A historic win at a historic race: Sebastian Vettel took the victory ahead of Kimi Raikkonen as Ferrari triumphed in Monaco. Red Bull’s Daniel Ricciardo was third. Lewis Hamilton battled from P13 on the grid to claim seventh at the chequered flag.
This was the Scuderia’s 227th world championship win, and the 44th of Vettel’s career. He now leads the championship on 129 points.
As always in Monaco, so much is at stake in the few seconds it takes to get off the grid and run down to the braking zone at Sainte-Devote. However, when you have both your cars on the front row, you in fact have the most normal of starts.
Raikkonen got away well from pole on the right side of the track, pulling Vettel along behind him, who was fighting off the Mercedes. The two SF70Hs soon pulled out a bit of a lead over Bottas, Verstappen and Ricciardo. However, the hot conditions made it difficult to follow another car too closely as there was a risk of overheating. Vettel was running around 1’14” behind Raikkonen at this point, but the Ferraris began to up the pace, lapping in the low 1m 17s.
The basic strategy was quite straightforward: just one tyre stop shortly before half distance, switching from the Ultra to the Superset – therefore it was best to try and build up a small lead right away. A sixth of the way through, there was just a little more than two seconds splitting the Ferraris, while Bottas was dropping back. Things livened up on lap 15 with Vettel posted a fastest lap of 1’16”197.
Next time round, Hulkenberg’s Renault began smoking at the back in the run down to Mirabeau. The engineers started planning for a safety car scenario, but only yellow flags were required.
By lap 26, the backmarkers were already on the agenda and Raikkonen lost time getting by Button and Wehrlein who were scrapping between themselves. Vettel also got past but Bottas had made up 4 seconds and therefore the two Ferrari men responded immediately. On lap 32 Verstappen’s Red Bull kicked off the run of pit stops and next time round it was Bottas’ turn. Immediately Ferrari moved to protect its position and, as planned, brought Raikkonen in first for his stop.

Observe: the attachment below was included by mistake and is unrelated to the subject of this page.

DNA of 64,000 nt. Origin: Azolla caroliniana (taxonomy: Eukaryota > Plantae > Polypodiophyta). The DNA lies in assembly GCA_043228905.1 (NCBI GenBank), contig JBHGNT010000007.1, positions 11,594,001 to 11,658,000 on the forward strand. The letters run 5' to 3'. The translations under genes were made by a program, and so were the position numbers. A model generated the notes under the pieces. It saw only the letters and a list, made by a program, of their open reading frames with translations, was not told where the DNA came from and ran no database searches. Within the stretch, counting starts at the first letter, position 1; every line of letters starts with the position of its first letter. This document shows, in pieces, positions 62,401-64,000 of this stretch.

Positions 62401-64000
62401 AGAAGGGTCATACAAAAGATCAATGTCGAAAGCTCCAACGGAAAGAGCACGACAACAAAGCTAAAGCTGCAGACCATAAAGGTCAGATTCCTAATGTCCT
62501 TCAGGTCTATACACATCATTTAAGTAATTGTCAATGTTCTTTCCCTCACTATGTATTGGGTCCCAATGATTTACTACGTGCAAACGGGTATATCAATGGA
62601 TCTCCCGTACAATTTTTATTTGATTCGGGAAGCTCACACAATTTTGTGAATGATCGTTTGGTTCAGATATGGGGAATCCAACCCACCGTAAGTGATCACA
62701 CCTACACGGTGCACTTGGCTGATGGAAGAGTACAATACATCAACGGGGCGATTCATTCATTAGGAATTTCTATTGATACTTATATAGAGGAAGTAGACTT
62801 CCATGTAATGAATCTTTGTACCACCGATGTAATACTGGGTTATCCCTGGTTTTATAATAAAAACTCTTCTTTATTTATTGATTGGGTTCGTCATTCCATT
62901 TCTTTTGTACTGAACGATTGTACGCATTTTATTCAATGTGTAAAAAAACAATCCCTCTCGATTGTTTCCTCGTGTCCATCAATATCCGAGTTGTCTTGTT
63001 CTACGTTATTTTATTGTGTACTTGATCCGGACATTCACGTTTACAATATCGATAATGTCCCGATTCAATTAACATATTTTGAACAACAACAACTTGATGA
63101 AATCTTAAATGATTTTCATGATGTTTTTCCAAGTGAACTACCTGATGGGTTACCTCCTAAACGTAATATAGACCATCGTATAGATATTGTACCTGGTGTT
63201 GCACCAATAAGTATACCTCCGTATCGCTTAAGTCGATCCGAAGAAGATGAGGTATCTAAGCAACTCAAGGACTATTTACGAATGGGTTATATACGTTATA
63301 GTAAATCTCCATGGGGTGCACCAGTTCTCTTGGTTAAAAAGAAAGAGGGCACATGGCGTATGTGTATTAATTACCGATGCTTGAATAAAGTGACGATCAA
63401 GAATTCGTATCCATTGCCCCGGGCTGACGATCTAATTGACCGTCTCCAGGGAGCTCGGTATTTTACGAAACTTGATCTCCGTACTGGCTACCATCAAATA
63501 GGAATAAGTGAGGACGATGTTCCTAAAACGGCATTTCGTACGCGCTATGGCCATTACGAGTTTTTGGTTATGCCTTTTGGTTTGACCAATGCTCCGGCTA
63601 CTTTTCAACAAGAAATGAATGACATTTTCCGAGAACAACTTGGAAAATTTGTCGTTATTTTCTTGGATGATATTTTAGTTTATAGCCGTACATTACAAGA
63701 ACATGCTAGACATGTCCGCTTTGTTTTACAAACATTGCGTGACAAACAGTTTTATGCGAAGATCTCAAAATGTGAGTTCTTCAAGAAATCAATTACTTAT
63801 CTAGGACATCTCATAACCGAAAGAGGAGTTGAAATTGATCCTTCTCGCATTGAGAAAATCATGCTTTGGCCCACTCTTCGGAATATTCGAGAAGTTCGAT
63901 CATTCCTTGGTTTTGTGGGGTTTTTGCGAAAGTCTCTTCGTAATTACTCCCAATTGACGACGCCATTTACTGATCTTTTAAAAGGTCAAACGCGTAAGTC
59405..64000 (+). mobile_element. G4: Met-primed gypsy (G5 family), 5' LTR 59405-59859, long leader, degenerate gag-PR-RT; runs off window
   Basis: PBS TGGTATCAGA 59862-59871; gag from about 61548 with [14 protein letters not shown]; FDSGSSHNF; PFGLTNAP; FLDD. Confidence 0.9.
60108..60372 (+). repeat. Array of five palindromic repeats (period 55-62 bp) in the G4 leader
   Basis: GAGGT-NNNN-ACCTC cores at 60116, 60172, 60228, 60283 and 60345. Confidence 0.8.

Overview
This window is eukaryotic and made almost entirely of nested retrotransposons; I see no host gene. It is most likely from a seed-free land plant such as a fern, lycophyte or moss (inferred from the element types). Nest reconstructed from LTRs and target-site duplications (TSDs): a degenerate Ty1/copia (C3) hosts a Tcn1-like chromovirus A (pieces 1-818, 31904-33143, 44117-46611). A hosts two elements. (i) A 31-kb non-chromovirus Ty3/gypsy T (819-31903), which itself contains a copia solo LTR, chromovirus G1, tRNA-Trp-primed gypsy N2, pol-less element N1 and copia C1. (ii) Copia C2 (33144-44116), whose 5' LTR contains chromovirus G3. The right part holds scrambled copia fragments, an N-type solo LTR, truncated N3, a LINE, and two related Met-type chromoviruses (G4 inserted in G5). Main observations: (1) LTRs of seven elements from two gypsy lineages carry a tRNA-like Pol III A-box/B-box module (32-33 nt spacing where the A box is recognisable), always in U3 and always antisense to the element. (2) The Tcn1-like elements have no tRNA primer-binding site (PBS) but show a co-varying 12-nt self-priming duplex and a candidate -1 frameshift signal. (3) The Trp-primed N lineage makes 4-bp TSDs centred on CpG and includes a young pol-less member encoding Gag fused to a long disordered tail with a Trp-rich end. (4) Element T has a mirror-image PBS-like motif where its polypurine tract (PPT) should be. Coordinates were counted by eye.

Vettel thus found himself leading from Ricciardo who was pushing very hard, trading fastest sector times with Seb. Vettel’s best lap, a 1’15”587, gave a good idea of the Ferrari’s potential. Ricciardo pitted at half-distance and Vettel continued to push in anticipation of his stop at the end of lap 39. Would that be enough to get him ahead of Raikkonen? Yes, the move worked.
In Monaco, it usually takes some major incident for things to change at the front. Vettel continued to push, while Raikkonen held off Ricciardo. And then came that major incident: with just 18 laps to go, Wehrlein was hit by Button and his Sauber was tipped on its side against the barrier at Portier.
The Safety Car came out and the gaps were wiped out, including the leader’s 12 seconds over Raikkonen. Vettel asked about Pascal over the radio and was told he was okay. The Safety Car stayed out for a long time, coming in with 12 laps to go. The race was on again with the two Ferrari’s getting away well. Behind them there were some battles and Vandoorne went off at Sainte-Devote.
“The strategists said P10 was probably the maximum today, so it feels great to have beaten that target. To score six points, considering where I was on the grid after a disastrous day on Saturday is a good recovery.
“Today it was impossible to overtake and I tried everything to get past Carlos (Sainz) at the end. I’m just grateful to have ended up in P7. I went on the radio at the end there to make sure the team know that this battle isn’t over. We’ll be sure to push those red cars hard next time out in Canada. We’ve got a real fight on our hands, but there are still 14 races to go.”